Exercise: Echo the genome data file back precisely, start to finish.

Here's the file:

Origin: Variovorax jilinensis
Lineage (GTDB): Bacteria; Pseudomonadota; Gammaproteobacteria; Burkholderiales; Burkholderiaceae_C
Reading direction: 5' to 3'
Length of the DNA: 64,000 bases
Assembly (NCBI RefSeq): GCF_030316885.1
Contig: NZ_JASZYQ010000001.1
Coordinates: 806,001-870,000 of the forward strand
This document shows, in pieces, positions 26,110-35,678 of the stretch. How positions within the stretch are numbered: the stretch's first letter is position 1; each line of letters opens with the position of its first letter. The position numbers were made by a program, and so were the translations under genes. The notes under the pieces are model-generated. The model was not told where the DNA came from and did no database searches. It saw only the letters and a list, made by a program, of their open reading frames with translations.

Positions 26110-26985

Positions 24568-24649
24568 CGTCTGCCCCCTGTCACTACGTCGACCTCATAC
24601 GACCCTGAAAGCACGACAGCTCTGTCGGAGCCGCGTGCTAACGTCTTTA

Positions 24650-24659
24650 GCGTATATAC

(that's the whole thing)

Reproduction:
Origin: Variovorax jilinensis
Lineage (GTDB): Bacteria; Pseudomonadota; Gammaproteobacteria; Burkholderiales; Burkholderiaceae_C
Reading direction: 5' to 3'
Length of the DNA: 64,000 bases
Assembly (NCBI RefSeq): GCF_030316885.1
Contig: NZ_JASZYQ010000001.1
Coordinates: 806,001-870,000 of the forward strand
This document shows, in pieces, positions 26,110-35,678 of the stretch. How positions within the stretch are numbered: the stretch's first letter is position 1; each line of letters opens with the position of its first letter. The position numbers were made by a program, and so were the translations under genes. The notes under the pieces are model-generated. The model was not told where the DNA came from and did no database searches. It saw only the letters and a list, made by a program, of their open reading frames with translations.

Positions 26110-26985

Positions 24568-24649
24568 CGTCTGCCCCCTGTCACTACGTCGACCTCATAC
24601 GACCCTGAAAGCACGACAGCTCTGTCGGAGCCGCGTGCTAACGTCTTTA

Positions 24650-24659
24650 GCGTATATAC